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TIFF 2015 Review: A Journey of a Thousand Miles: Peacekeepers

A Journey of Thousand Miles: Peacekeepers follows three Bangladeshi policewomen as they join a unit of 160 women traveling to Haiti for a UN mission. The women, many of them Muslim, counter societal norms and the wishes of their families by working as female police officers in Bangladesh. Traveling to Haiti for full a year-long peacekeeping mission has these women challenging gender norms even further.

The group arrives in Haiti poorly trained and unprepared to be thrown into a volatile situation. Despite the intrigue of the mission, the film is at its most compelling when in the middle-class homes of Bangladeshis, exploring the customs around women and their role in society. As these women defy stereotypes on the ground in Haiti, the film intersects snippets of the lives they have temporarily left behind. Their young children, growing quickly, and their husbands, with a varying degree of understanding and support, anxiously await their return.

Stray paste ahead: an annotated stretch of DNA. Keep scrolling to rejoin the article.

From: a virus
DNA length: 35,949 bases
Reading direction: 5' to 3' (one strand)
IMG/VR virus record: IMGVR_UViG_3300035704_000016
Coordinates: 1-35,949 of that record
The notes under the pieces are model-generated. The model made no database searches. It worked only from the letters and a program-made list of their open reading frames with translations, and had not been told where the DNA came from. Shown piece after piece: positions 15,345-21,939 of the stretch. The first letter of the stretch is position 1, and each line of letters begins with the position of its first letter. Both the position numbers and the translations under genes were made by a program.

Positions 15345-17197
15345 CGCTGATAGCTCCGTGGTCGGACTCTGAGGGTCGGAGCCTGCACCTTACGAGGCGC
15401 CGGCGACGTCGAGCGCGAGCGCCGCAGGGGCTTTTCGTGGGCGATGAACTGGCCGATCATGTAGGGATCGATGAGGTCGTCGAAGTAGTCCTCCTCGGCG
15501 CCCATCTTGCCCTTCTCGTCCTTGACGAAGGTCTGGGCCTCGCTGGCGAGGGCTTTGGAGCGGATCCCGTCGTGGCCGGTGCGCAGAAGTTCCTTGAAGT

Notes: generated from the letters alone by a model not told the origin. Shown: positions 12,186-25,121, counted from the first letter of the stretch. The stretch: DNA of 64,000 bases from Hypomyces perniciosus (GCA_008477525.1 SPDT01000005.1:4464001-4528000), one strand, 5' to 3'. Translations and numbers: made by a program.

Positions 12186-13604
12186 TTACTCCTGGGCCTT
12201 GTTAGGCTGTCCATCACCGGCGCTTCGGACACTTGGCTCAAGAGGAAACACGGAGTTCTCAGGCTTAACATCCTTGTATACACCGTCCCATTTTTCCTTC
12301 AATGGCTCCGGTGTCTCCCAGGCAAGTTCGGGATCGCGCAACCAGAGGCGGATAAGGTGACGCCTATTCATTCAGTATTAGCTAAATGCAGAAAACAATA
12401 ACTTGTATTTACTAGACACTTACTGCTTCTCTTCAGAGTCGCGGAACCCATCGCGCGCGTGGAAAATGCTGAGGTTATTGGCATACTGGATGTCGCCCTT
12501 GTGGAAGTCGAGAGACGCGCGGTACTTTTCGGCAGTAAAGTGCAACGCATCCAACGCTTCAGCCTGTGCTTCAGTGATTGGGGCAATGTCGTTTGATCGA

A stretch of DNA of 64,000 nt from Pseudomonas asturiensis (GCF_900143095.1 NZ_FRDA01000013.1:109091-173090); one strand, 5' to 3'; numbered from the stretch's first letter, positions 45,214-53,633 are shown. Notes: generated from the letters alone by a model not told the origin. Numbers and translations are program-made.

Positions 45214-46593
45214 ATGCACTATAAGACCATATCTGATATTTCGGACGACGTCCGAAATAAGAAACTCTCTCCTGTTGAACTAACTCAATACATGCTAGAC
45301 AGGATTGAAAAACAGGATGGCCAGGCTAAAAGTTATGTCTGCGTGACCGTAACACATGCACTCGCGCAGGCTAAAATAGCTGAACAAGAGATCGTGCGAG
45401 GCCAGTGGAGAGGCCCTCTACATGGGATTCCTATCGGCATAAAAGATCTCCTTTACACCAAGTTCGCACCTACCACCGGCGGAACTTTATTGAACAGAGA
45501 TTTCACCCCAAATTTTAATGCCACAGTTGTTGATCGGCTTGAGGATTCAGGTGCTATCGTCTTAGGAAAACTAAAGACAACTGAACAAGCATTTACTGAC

The film documents their lives in and out of uniform and the difference between these women, depending on whether they are on or off duty, is quite stark. In Haiti, there is no off-duty, leaving these women far more in touch with the policewoman version of themselves, making their eventual reintegration a real challenge.

There is no glory or “mission accomplished” here but one woman’s young son saying he wants to grow up to be a police officer like his mother is perhaps a more important indicator of success.

[star v=35]

Dani Saad

Clear eyes, full hearts, can't lose. Unless you're Harry Potter in which case you'll lose... everything.